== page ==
Jo was a choir director for 60 years, and even had stints directing the Des Moines Symphony Orchestra and Lawrence Welk Orchestra in Branson, Mo. She was an accompanist for the school for a number of contests.

At 89, she still sings every day and plays the piano if she can. It’s a love she’s instilled in her family.

“I would say, ‘How old can you be and play football?’ Then, ‘How old can you be and sing?’” she remarked. “It’s forever—a lifetime thing. Music is our lives and makes us happy.”

Jo got involved in the community in other ways as well. She joined the Tourist Club, a group that studied different countries, gave reports and put on plays. 

“Then we got into Eastern Star and the Masons, then the Rainbow Girls,” Jo said. “We jumped right in.”

Jo was also a member of the library and park boards and served on a committee that spearheaded Main Street beautification projects.

In 1963, the Strutts bought the town’s newspaper, the North Iowa Times, to keep it from closing.

“It’s a tradition,” Jo said. “We wanted to keep it going.”

The family modernized the paper, transitioning away from linotype—typesetting with hot lead—to typing the words out. Jo still remembers the photography dark room and the light table used to lay out the pages.

Although the newspaper had other staff members, Jo handled many of the duties. It was her first experience in the journalism field. 

One of her favorite jobs was a half-page section each week that featured a local family.

“It was fun,” she said, “and readers loved it.”

The North Iowa Times was a whole family affair. The Strutt boys all had jobs, such as typesetting or covering sports.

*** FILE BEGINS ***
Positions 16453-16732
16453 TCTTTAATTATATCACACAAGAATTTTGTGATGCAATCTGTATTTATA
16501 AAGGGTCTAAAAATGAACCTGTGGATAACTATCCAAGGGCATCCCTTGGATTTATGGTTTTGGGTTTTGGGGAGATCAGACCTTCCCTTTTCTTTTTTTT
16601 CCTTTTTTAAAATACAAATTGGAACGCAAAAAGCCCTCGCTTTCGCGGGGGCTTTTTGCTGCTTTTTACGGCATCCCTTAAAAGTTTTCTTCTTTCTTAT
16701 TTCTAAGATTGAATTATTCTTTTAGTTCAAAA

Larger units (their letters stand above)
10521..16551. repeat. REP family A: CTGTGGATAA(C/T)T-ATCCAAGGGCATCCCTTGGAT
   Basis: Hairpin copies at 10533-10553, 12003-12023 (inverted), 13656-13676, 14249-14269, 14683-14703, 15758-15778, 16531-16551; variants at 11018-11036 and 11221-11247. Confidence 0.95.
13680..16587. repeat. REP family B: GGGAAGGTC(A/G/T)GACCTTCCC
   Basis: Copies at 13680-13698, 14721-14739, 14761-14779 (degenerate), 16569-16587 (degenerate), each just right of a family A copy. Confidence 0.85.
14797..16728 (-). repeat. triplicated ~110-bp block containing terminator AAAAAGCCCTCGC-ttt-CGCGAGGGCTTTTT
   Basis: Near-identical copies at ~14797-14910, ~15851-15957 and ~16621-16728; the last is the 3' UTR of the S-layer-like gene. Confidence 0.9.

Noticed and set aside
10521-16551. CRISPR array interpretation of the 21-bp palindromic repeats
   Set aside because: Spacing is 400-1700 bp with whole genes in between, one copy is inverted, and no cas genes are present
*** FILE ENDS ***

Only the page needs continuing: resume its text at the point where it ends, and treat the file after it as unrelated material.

“I couldn’t wait until someone was old enough to get ads,” Jo said, smiling.

One of the most monumental events the Strutts covered was the record-breaking 1965 flood. Don and Jo traveled from Dubuque to La Crosse, Wis., snapping photos of the swollen Mississippi River.

“My husband was piloting,” Jo recalled, “and I was hanging out the window taking the pictures.”

Jo could’ve also piloted the plane. She earned her license, along with an instrument ticket allowing her to navigate in the clouds with help from people on the ground, not long after Don.

“He wanted to fly, but we had four little kids at home,” she shared. “I said, ‘When you’re up in the air, I don’t know where you are. I don’t like you flying alone.’ So I got my license too.”

Jo was an accomplished pilot, flying into her early 80s. She had some famous passengers, including Sen. Chet Culver and his wife, who sometimes stayed with the Strutts in McGregor.

“We had to put a private line in the bedroom [for him], and had to make sure he had the paper every day,” Jo commented. “I flew he and his wife back and forth to Waterloo. One time, I took her alone and she said she’d flown in many planes and never seen anyone fly without a hundred maps.”

Looking back, said Jo, “It was a good thing to learn. It was something else to know.”

But in a lifetime of learning and experiences—of doing it all—Jo said the family she and Don raised is what she’s most proud of now.

“The pride and joy, for me, is to have such successful children,” she shared.

Rate this article: 
Average: 5 (31 votes)